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Here is an interesting argument I've heard:

Universal/nationalized healthcare provides everyone with a way of paying for healthcare. This way, a person does not have to worry about how to pay for his/her healthcare and therefore, he/she has the freedom to devote his/her financial resources to other productive activities. Also, taking the worry out of providing healthcare to employees gives employers the freedom to devote financial resources to expanding business. In conclusion, universal healthcare expands a person's freedom to do productive things without having to worry about how to finance his medical bills. The same argument is extended to social security, as it allows a person to spend his money without having to worry about saving for retirement.

So, the question is: Doesn't universal healthcare, or any government program that takes care of a person, expand a person's freedom in some ways?

asked May 27 '13 at 09:47

user890's gravatar image


edited May 27 '13 at 09:49


Ayn Rand, in her writings on government programs, put forth a good question which applies to matters such as this: "At whose expense?"

At the expense of the able, of course, and for the satisfaction of some statist's desire to free 'the little man' from the reality that health care, like any good or service, must be produced and doesn't exist in a finite quantity which the government may distribute on a whim.

This is a good commentary on the nature of universal health care: http://www.theobjectivestandard.com/blog/index.php/2012/07/what-obamacare-means-to-me/

(May 27 '13 at 10:41) AYoungObj AYoungObj's gravatar image

No. Not as the word "freedom" is used in a political context, anyway.

"Freedom, in a political context, has only one meaning: the absence of physical coercion."

"Freedom, in a political context, means freedom from government coercion. It does not mean freedom from the landlord, or freedom from the employer, or freedom from the laws of nature which do not provide men with automatic prosperity. It means freedom from the coercive power of the state—and nothing else."


(May 27 '13 at 12:49) anthony anthony's gravatar image

This is an example of confusing negative and positive liberty. Negative liberty is defined by the absence of force, leaving an individual free to do as they wish. Positive liberty is the abundance of opportunity, so individuals have the "liberty" to do as many things as possible. Collectivists seek the latter. Classical liberals seek the former.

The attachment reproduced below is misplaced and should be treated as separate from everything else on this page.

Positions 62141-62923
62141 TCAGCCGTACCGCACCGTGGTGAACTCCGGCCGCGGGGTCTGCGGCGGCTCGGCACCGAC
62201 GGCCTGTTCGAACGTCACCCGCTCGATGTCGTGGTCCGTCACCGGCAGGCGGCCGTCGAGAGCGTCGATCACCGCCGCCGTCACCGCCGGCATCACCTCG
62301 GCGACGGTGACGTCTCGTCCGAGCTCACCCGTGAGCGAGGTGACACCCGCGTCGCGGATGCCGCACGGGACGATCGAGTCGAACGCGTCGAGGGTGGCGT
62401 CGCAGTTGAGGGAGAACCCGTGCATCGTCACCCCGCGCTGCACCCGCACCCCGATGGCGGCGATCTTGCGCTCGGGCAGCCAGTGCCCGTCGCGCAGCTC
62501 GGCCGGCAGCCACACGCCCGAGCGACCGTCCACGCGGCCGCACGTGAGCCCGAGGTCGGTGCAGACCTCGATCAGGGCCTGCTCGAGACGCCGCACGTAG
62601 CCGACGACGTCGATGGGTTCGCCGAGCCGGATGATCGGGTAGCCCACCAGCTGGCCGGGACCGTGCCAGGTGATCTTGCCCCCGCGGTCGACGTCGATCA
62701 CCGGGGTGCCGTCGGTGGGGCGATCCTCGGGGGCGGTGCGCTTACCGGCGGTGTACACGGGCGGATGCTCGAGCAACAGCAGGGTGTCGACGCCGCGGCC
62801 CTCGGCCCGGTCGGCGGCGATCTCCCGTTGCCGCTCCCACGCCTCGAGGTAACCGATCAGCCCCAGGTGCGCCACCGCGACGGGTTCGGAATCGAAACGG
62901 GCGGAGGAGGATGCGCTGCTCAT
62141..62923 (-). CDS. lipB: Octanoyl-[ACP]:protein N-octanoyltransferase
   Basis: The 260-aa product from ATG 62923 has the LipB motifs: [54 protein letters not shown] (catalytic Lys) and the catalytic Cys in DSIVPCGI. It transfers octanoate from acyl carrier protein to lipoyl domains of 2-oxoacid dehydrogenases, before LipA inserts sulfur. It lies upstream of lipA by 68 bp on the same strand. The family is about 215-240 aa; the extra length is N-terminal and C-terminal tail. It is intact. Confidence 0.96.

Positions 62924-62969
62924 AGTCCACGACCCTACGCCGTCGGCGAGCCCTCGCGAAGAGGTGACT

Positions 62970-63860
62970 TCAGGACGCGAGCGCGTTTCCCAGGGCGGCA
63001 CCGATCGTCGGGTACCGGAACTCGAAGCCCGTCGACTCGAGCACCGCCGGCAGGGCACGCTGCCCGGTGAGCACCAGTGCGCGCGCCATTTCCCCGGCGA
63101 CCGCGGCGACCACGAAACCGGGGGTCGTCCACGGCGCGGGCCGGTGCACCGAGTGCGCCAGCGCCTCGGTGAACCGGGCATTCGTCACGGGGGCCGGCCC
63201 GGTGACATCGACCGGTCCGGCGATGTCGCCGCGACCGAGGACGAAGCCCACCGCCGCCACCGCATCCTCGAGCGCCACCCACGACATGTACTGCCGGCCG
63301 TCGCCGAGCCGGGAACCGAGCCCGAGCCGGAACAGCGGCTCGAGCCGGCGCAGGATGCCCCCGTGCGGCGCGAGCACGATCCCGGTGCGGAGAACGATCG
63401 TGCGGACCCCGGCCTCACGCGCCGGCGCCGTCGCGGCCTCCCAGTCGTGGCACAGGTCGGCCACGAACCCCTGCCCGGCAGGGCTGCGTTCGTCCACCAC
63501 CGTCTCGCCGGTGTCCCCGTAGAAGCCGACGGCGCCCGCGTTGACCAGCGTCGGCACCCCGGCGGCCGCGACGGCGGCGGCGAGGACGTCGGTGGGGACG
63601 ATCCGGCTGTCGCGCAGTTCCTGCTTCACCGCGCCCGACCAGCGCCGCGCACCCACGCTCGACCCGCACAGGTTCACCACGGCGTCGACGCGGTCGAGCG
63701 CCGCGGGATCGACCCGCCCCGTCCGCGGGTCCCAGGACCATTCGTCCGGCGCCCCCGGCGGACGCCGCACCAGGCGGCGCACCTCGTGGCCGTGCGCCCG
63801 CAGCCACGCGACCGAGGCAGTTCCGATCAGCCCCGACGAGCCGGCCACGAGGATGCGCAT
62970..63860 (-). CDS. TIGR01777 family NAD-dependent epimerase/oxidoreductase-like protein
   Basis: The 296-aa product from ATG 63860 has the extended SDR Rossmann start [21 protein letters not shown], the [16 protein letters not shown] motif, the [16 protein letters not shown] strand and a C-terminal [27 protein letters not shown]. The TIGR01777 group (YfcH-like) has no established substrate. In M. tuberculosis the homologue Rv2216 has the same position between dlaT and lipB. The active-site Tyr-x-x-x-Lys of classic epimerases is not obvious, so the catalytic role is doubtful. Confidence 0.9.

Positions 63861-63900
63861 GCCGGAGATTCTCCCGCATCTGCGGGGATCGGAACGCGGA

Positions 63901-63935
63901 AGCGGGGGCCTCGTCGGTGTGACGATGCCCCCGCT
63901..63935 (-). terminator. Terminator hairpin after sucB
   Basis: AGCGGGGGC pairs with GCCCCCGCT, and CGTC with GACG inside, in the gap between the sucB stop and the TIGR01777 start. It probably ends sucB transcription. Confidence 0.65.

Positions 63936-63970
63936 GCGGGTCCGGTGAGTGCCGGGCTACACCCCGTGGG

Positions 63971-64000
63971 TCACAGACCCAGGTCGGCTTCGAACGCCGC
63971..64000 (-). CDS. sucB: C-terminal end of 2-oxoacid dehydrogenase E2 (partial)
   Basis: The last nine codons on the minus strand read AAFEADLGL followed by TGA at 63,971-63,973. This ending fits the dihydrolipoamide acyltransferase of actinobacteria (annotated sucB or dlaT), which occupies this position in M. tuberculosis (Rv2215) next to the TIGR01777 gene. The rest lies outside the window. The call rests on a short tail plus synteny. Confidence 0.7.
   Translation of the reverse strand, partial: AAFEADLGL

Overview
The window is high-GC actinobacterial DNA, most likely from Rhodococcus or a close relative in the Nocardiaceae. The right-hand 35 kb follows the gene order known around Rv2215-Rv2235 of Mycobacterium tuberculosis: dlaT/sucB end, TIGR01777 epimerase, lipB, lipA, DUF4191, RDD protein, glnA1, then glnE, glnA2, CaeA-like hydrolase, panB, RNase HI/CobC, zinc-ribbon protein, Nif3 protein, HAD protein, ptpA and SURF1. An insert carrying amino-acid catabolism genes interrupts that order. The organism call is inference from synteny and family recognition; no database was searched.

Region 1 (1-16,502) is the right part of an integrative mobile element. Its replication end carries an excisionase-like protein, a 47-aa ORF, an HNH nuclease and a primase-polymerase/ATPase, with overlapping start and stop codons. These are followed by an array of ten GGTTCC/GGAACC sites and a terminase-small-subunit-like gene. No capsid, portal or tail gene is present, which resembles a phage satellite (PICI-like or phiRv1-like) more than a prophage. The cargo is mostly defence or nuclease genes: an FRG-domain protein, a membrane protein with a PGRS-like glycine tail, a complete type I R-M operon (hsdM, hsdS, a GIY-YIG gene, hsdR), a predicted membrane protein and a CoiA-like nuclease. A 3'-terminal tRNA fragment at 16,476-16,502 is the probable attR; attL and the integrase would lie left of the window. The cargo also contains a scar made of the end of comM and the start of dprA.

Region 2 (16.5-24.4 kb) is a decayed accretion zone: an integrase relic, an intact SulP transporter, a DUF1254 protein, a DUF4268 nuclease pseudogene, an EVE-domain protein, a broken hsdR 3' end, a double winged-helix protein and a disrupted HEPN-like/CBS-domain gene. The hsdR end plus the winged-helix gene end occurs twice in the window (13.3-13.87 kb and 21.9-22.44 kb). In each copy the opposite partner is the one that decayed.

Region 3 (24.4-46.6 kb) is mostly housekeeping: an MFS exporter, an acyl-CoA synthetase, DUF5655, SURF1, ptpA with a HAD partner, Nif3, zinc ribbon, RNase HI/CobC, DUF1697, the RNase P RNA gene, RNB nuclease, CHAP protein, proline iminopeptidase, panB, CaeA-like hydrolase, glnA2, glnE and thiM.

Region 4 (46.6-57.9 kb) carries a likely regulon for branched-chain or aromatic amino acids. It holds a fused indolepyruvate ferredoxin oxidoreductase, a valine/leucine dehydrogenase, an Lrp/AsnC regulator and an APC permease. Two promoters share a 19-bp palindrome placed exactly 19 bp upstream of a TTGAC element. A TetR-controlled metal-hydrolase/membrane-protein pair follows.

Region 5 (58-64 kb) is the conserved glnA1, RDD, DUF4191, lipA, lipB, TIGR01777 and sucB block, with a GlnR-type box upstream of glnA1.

(Jun 11 '13 at 23:28) JK Gregg ♦ JK%20Gregg's gravatar image
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One might just as well ask: "Doesn't the legal permission to rob one's neighbor expand a person's freedom in some ways?"

Well, sure: it makes a person free to rob his neighbor -- free to commit an injustice -- free to get away with doing something immoral and unjust.

The same is true of universal health care. It frees you to rob your neighbor to pay for your medical bills. It is an injustice which the government permits and commits.

Only by ignoring your neighbor's right to his property can you possibly consider universal health care to constitute a net increase in freedom. In fact, though, universal health care is a grand assault on freedom -- the freedom of people to spend their own money as they see fit.

Health care is is an important value which has to be paid for. The question is, why should you be forced to pay for the health care of someone you do not know, and why should someone you do not know be forced to pay for your health care?

Our society has never given an answer to these simple questions -- because there is no answer. There are only myopic rationalizations such as: having free health care increases my freedom.

If I do not know you, I do not owe you anything except to leave you alone. And you owe me the same treatment.

If we live under a government that steals wealth and gives it to "needy" people, they do not become more free as a result, for when the money runs out, the former "needy" will be the new victims of the government.

To steal from one man to give to another violates one man's right of property, and assaults the other's character by turning him into a stooge for looters.

answered Jun 08 '13 at 21:44

John%20Paquette's gravatar image

John Paquette ♦

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Asked: May 27 '13 at 09:47

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Last updated: Jun 11 '13 at 23:28